Alongside other speakers, staff from Broadfield, Bare Trees and Higher Failsworth Primary Schools presented whole school systems, structures and classroom based strategies for supporting INA learners and their families. This was a popular area of the conference enabling delegates to share how they were tackling challenges and overcoming barriers.
Delegates had a choice of attending 2 workshops. 3 out of the 6 workshops were delivered by staff in Oldham schools, 2 workshops were delivered by NASSEA and 1 by our keynote speaker:
- Planning for EAL learners scaffolding language and learning in context (Sofia Ali)
- EAL language development in EYFS (NASSEA)
- Maths development to support INAs (NASSEA)
- Whole school systems and classroom strategies for supporting INA (Richmond/Northmoor Academies)
- Oldham INA Resource: Introducing a new resource to help schools to meet the needs of INAs (Alexandra Park Primary School)
- Cultural Orientation: Engaging and supporting African learners and families (Holy Cross Primary School)
During the plenary session schools were asked to identify any support that they would need to meet the need of INA learners and families. Council officers and school staff also gave updates on initiatives and resources for supporting schools.
Feedback from conference evaluations were highly positive. Considerable effort had been made to respond to feedback from the previous year’s conference as well as from requests and enquiries throughout the year.
Oldham Council undertook an Inclusion Review during 2016-17 on the effectiveness of inclusive education provision and practice across Oldham with a view to developing an Inclusion Policy and a subsequent Inclusion Strategy for implementation across the Borough.
A project team was formed last September lead by Gill Hoar, Head of Access and Inclusion, involving the council’s project management, policy, business intelligence and organisational development teams together with school representatives. The methodology for the Inclusion Review and the production of the draft Inclusion Policy were outcomes of the team effort.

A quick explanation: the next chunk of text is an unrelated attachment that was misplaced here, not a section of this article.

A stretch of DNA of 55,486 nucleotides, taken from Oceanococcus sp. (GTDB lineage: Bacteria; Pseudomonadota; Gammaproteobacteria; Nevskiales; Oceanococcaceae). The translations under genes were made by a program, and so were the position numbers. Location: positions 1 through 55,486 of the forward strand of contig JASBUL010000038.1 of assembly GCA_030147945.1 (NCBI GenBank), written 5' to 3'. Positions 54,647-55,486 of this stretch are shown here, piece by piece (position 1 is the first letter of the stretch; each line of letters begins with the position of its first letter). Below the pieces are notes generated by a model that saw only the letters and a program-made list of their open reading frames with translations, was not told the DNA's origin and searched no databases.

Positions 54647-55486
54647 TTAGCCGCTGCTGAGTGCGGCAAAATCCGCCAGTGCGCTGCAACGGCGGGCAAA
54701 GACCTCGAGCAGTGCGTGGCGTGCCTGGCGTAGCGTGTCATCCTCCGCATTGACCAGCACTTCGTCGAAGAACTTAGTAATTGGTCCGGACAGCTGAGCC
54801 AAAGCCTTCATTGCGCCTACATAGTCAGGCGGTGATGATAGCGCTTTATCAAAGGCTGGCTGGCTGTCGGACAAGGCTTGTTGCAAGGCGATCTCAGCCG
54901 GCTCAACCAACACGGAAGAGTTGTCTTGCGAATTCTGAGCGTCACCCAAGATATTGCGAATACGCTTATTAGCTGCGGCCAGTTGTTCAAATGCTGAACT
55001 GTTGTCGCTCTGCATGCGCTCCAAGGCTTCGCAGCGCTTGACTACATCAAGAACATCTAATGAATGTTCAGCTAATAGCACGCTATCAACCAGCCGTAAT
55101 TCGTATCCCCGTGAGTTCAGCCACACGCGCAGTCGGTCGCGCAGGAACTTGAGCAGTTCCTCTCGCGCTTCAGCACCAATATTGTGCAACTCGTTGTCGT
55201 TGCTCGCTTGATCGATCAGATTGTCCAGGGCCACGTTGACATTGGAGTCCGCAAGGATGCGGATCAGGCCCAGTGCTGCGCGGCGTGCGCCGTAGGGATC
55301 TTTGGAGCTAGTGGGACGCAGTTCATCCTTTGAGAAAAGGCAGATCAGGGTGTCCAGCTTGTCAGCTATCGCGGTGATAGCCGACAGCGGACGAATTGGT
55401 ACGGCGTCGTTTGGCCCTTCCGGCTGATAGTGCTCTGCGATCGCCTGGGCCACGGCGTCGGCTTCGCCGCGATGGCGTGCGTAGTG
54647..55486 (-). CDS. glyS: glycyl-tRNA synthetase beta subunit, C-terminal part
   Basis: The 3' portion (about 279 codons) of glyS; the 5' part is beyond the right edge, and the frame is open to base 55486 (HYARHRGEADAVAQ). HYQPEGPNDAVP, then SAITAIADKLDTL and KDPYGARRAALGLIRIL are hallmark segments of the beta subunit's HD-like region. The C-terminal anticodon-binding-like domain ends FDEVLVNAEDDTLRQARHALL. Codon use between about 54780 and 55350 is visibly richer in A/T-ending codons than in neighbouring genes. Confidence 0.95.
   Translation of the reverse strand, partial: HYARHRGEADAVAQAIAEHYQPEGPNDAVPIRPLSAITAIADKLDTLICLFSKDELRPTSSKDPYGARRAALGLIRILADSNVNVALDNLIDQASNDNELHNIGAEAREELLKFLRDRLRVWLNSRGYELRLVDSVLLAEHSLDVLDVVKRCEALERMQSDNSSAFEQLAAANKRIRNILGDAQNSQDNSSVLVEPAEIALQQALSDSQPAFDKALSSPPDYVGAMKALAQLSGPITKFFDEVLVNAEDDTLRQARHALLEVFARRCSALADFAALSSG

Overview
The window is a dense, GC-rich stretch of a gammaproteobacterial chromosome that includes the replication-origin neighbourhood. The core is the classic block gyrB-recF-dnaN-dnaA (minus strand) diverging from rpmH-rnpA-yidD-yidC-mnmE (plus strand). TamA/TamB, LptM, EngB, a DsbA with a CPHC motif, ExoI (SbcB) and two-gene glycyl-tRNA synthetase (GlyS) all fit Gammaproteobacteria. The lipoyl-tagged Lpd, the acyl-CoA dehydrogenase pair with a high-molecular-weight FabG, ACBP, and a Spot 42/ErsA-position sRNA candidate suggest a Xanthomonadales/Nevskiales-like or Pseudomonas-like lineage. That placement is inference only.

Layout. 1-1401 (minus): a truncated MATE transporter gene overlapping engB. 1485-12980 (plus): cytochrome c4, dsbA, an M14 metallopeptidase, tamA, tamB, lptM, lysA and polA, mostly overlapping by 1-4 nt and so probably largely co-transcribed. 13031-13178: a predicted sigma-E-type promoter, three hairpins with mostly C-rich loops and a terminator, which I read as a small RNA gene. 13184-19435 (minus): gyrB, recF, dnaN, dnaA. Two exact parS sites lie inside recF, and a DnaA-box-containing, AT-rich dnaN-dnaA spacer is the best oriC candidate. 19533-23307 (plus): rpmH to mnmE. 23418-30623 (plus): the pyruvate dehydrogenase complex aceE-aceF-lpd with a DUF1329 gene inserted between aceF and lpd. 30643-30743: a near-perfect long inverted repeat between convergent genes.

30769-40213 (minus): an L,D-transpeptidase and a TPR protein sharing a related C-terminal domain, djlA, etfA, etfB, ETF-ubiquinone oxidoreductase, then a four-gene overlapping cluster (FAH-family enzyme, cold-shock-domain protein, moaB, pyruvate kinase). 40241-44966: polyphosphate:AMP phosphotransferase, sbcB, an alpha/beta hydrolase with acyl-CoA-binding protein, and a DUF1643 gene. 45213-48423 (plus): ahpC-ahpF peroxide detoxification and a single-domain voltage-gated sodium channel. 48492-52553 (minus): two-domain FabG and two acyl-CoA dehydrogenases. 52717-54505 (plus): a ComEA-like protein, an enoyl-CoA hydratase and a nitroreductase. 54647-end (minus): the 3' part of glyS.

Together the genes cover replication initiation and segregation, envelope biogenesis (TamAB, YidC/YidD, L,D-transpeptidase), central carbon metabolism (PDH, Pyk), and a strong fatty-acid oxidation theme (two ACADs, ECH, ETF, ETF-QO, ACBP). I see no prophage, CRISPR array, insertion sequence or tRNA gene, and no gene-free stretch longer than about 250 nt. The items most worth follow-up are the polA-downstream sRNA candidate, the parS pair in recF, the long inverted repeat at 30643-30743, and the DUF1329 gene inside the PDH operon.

A draft policy was co-produced with a range of stakeholders and partners via an on-line survey and a policy development day, is formatted to include the visual minutes from the policy development day, contributions from young people and a high level of graphic content to appeal to a wide audience.
The recommendations in Section 8 are set out in order to demonstrate that the views and opinions of key stakeholders have shaped the future proposed direction. Oldham’s Inclusion Policy was endorsed by the Oldham Cabinet at its meeting on 24 April 2017. The review has now moved into the next phase, to develop Oldham’s Inclusion Strategy 2017-2020 setting out the various projects and initiatives that will be required over the next three years such as the menu of quality assured Alternative Provision, the Alternative Provision Free School, LA support for implementation of the policy, funding mechanisms to support the Alternative Provision offer etc.
A strategy development session is planned for Wednesday 4 October 2017, following a programme of early engagement with partners. A further report to Cabinet will propose that oversight of the strategy be given to the Best Start in Life Partnership, with clear governance and accountabilities.